Conservative Victory: Defeating Obama's Radical Agenda
By Sean Hannity
(Harper, 256 pages, $14.99 paper)
Sean Hannity scores again.
Conservative Victory: Defeating Obama's Radical Agenda is not simply one more book from a talk radio or television star. There are plenty of those in today's world, most deservedly disappearing with a speed one can only wish were true with the Obama era.
What Hannity has written is a modern, book-length version of Ronald Reagan's famous 1964 televised speech for Barry Goldwater, "A Time for Choosing." Just as Reagan's speech served as an alarm bell in the day, if the Republican National Committee really wanted some bang for its buck in 2010 it would buy Conservative Victory in bulk and distribute it to every GOP candidate and campaign manager across the land.
In three succinct sections, the Fox and talk radio host has taken the time in carefully considered detail to do three important things. First, lay out the case against President Obama's radical agenda and why victory in 2010 is so critical. Second, remind of the classic conservative principles Ronald Reagan used to win elections and successfully govern, in addition to discussing the 1994 Gingrich Contract for America. Third, apply those Reaganite principles to the political world of 2010 -- and beyond. With a warning against the folly of a third party thrown in.
For Hannity, the first clue of the coming Obama nightmare was provided by columnist Erik Rush. It was Rush whose piece on a Chicago pastor named Jeremiah Wright had attracted Hannity's attention, the journalist appearing on Hannity's February 28, 2007, show to share his disturbing findings. Hannity, way ahead of the curve, grasped instantly what Obama's presence in the Wright church portended -- and in his usual forthright style was quick to spread the news.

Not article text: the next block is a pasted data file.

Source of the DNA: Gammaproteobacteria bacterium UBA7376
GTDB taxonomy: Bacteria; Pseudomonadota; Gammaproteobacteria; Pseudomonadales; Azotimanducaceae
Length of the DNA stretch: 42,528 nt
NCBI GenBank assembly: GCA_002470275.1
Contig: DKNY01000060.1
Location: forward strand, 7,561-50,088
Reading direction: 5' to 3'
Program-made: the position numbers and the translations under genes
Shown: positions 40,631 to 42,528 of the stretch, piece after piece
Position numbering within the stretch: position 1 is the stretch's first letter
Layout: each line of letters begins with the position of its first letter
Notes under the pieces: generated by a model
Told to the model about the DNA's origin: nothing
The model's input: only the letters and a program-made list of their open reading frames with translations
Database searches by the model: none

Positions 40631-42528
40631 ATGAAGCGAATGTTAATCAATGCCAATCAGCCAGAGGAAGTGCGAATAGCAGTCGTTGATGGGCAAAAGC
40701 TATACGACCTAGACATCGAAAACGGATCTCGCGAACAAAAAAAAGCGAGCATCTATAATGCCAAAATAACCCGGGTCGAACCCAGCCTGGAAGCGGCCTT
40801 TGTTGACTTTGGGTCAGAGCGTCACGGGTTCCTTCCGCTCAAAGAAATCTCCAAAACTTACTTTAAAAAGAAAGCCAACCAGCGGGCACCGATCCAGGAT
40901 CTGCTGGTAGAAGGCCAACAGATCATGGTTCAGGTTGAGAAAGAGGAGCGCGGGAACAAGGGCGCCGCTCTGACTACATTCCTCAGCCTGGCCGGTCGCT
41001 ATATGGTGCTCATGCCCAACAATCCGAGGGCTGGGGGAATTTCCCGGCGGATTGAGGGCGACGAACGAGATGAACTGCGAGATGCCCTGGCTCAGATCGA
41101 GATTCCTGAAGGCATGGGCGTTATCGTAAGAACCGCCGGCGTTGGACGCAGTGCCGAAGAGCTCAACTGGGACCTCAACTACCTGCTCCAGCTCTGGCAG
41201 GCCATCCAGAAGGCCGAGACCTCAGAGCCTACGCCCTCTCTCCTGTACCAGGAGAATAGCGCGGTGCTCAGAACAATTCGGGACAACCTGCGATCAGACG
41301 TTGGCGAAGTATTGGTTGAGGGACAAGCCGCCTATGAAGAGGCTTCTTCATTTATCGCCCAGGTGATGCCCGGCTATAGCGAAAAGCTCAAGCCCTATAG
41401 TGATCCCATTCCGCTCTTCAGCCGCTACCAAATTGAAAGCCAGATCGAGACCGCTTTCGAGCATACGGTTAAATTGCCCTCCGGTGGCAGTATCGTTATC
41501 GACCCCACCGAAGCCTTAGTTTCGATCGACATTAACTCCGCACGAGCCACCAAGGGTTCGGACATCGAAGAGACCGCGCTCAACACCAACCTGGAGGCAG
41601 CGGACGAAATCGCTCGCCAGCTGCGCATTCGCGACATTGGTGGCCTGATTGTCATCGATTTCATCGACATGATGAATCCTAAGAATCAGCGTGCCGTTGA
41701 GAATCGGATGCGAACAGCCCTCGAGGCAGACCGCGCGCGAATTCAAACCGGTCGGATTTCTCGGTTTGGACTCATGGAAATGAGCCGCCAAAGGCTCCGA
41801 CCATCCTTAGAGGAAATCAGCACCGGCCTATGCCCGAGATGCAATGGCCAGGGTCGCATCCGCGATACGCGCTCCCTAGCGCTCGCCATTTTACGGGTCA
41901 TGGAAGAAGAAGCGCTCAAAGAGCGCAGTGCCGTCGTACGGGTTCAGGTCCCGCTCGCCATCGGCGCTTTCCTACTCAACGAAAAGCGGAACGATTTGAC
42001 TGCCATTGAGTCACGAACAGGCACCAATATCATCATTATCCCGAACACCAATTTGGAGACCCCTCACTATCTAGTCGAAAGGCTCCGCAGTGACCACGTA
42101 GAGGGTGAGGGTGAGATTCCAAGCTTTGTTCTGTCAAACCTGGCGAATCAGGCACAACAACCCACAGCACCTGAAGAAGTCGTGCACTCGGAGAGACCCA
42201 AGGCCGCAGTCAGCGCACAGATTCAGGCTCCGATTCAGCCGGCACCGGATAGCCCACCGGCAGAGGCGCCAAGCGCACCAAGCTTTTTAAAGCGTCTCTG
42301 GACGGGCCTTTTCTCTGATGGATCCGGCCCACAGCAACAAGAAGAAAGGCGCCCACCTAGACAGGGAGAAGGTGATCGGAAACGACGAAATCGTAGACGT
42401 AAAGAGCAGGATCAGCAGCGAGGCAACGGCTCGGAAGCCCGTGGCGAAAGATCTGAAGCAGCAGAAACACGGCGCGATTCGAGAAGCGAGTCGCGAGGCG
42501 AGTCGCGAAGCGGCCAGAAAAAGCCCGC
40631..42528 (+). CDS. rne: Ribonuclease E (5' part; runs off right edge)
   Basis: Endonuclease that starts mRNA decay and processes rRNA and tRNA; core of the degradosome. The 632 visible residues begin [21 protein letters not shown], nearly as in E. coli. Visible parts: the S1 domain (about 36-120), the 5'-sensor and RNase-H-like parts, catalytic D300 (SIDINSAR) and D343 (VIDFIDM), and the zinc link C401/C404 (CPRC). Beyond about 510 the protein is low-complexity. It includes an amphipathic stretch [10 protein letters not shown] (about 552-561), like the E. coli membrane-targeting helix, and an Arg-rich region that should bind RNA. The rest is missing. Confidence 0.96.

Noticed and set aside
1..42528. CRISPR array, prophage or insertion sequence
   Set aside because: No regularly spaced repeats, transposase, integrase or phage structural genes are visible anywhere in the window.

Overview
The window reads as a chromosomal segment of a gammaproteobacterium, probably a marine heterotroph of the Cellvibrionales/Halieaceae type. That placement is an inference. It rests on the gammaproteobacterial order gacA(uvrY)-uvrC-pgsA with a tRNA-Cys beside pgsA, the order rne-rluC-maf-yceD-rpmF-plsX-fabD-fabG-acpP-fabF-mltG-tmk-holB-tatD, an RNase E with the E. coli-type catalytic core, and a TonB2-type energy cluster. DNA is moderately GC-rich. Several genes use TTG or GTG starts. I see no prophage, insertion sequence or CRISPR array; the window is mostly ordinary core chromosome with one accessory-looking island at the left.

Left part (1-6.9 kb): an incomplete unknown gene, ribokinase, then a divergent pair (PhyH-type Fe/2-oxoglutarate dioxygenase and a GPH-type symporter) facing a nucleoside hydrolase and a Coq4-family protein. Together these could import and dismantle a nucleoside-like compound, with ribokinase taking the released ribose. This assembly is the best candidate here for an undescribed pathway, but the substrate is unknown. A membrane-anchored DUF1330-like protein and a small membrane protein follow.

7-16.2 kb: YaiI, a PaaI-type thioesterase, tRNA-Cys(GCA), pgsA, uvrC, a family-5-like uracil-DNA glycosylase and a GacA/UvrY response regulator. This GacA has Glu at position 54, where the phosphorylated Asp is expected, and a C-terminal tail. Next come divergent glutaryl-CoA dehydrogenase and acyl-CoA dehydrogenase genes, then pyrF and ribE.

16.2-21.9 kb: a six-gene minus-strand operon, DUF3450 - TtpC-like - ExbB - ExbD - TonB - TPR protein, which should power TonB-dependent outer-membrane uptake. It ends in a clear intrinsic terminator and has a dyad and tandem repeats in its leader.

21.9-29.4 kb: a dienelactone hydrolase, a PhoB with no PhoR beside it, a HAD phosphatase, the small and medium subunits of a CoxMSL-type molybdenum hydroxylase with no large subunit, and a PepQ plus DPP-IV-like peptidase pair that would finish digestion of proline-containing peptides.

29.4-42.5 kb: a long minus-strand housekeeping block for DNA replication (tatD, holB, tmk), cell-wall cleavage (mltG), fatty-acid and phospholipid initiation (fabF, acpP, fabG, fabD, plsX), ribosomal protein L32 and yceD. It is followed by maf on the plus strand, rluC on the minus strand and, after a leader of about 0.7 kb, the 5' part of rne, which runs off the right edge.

Except, of course, the mainstream media didn't see it as news at all. Instead, blowing by the candidate's chosen connections to the likes of Wright and, as Hannity famously describes him, quote; "the unrepentant terrorist Bill Ayers," it presented a different reality altogether: Obama the centrist Democrat who speaks in measured tones and wishes only to bring Americans together.
As Americans have ruefully discovered, none of this was so. Which gives Hannity the ability to unpack with precision to a belatedly attentive audience the political mindset of the Obama White House. The mindset that has given rise to repeated charges the president is a socialist, a charge Hannity believes and documents. With detailed discussions of everything from the black liberation theology taught at Wright's church (described accurately by the American Thinker's Kyle -- Anne Shiver as "Marxism dressed up to look like Christianity") to his parents to various Obama allies from Wright, Ayers, and others, Hannity makes the case. One of the lesser known is Ron Bloom, the ex-SEIU negotiator and now the administration's "manufacturing czar." Bloom has made himself a poster boy for the socialism charge with his statements that "free market is nonsense" and "we kind of agree with Mao that political power comes largely from the barrel of a gun."
Alrighty, then. Message received.
Suffice to say, millions of Americans have now caught up with Hannity's curve. Just plain frightened out of their wits by the president's penchant for indebting the country to the tune of un-sustainable trillions of dollars, the anger at government takeovers of everything from car companies to health care to financial institutions is long since hell and gone from the mere palpable. Appalled at presidential apologies for America in foreign venues around the world (sometimes preceded with a subservient bow) -- even as a virulent anti-Semite and apocalypse-admiring nut-job at the head of Iran is allowed to plow on undisturbed in his quest for nuclear weapons -- Americans were agog at the sight of a professed Communist and "truther" (Van Jones) and Mao-admirer (Anita Dunn) serving as White House aides.